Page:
Beijing: Lashkar-e-Toiba (LeT), the dreaded Pakistan-based terrorists outfit, has been described as military group by China's state-run Global Times in a commentary.
Though the focus of the article was boycotting of Chinese goods by Indians, the description it used for LeT would surely raise eyebrows in India.
Acknowledging that both the sides would gain from a stable friendly relation, it said they are currently in talks to settle their differences on some key issues.
It said that the “Sino-Indian relationship has always been haunted by border disputes and Sino-Pakistani ties”.
They blame China for India's failure to enter the Nuclear Suppliers Group (NSG), and for Beijing blocking India's UN bid on sanctioning a commander in Lashkar-e-Taiba, a Pakistan-based military group.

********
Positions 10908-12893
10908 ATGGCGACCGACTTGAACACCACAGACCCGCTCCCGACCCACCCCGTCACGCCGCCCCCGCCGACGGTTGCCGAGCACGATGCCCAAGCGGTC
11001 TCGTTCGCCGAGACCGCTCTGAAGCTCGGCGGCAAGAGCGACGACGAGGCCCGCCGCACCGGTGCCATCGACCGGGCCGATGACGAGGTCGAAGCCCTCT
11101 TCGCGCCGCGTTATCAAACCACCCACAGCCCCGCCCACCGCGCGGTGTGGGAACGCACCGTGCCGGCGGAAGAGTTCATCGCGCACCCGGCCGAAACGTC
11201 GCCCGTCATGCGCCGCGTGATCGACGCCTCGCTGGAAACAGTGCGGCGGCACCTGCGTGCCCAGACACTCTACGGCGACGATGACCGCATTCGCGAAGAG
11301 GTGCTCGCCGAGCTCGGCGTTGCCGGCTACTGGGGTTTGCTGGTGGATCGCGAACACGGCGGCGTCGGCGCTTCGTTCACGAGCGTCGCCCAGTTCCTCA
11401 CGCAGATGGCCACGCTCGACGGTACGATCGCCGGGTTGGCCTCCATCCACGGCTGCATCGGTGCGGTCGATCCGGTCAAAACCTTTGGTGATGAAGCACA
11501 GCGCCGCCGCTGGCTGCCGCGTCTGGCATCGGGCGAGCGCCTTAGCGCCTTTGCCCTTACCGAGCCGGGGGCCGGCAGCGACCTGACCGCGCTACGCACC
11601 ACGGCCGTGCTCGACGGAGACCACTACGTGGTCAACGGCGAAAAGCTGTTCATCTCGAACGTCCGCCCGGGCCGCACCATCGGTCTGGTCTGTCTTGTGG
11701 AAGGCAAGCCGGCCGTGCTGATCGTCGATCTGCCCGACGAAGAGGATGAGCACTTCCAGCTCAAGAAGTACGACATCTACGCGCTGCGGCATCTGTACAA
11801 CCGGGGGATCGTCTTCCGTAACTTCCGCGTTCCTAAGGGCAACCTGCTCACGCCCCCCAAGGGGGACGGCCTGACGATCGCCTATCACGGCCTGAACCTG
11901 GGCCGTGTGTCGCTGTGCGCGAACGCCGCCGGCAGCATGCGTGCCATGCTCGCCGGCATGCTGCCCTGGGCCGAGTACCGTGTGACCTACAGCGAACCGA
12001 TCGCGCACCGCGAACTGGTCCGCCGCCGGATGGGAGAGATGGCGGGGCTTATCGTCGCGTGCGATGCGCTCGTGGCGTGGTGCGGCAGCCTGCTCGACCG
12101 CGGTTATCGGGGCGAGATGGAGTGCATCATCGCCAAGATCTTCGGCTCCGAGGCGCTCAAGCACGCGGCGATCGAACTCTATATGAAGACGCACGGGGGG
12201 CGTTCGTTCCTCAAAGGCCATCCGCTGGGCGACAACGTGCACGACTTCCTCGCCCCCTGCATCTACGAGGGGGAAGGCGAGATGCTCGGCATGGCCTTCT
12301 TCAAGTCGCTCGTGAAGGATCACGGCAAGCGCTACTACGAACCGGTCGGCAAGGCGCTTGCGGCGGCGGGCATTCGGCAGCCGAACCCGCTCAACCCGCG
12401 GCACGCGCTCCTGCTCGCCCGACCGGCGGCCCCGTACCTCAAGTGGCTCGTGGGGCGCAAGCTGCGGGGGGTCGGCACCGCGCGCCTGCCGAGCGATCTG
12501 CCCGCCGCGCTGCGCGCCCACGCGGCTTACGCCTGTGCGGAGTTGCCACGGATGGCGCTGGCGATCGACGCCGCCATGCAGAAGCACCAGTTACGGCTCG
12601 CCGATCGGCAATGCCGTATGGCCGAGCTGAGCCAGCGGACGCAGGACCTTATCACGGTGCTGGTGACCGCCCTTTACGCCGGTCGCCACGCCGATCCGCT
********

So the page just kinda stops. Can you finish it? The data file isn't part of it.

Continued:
However, they have long realized that “setting aside their differences is beneficial for both sides' for overall development”.
Stressing that China has been India's largest trading partner since 2013, it said that political relations between the two sides have gradually improved, since former prime minister Rajiv Gandhi's visit to the country in 1988.
It noted that the increasing trade deficit with China has been irritating New Delhi which it claimed has jumped to $51.45 billion in 2015.
“India is always vigilant against trade deficits. Chinese products can hence be easily turned into the target of India's anti-dumping sanctions,” it warned.
It also said that “Chinese merchandise, often mentioned by Indian media, is only a small part of China's exports to India.
“It is also a major exporter of high-tech goods, today's China exports high-tech products to India, including electrical and telecommunications equipment, train locomotives, computers and telephones.
“These are all necessary for India's economic development and its people's everyday lives.”
“A boycott of Chinese goods will not only result in little political effect but also fail to fundamentally change India's current trade ties with China.
“In the end, it will be nothing more than a tiny incident,” the article said.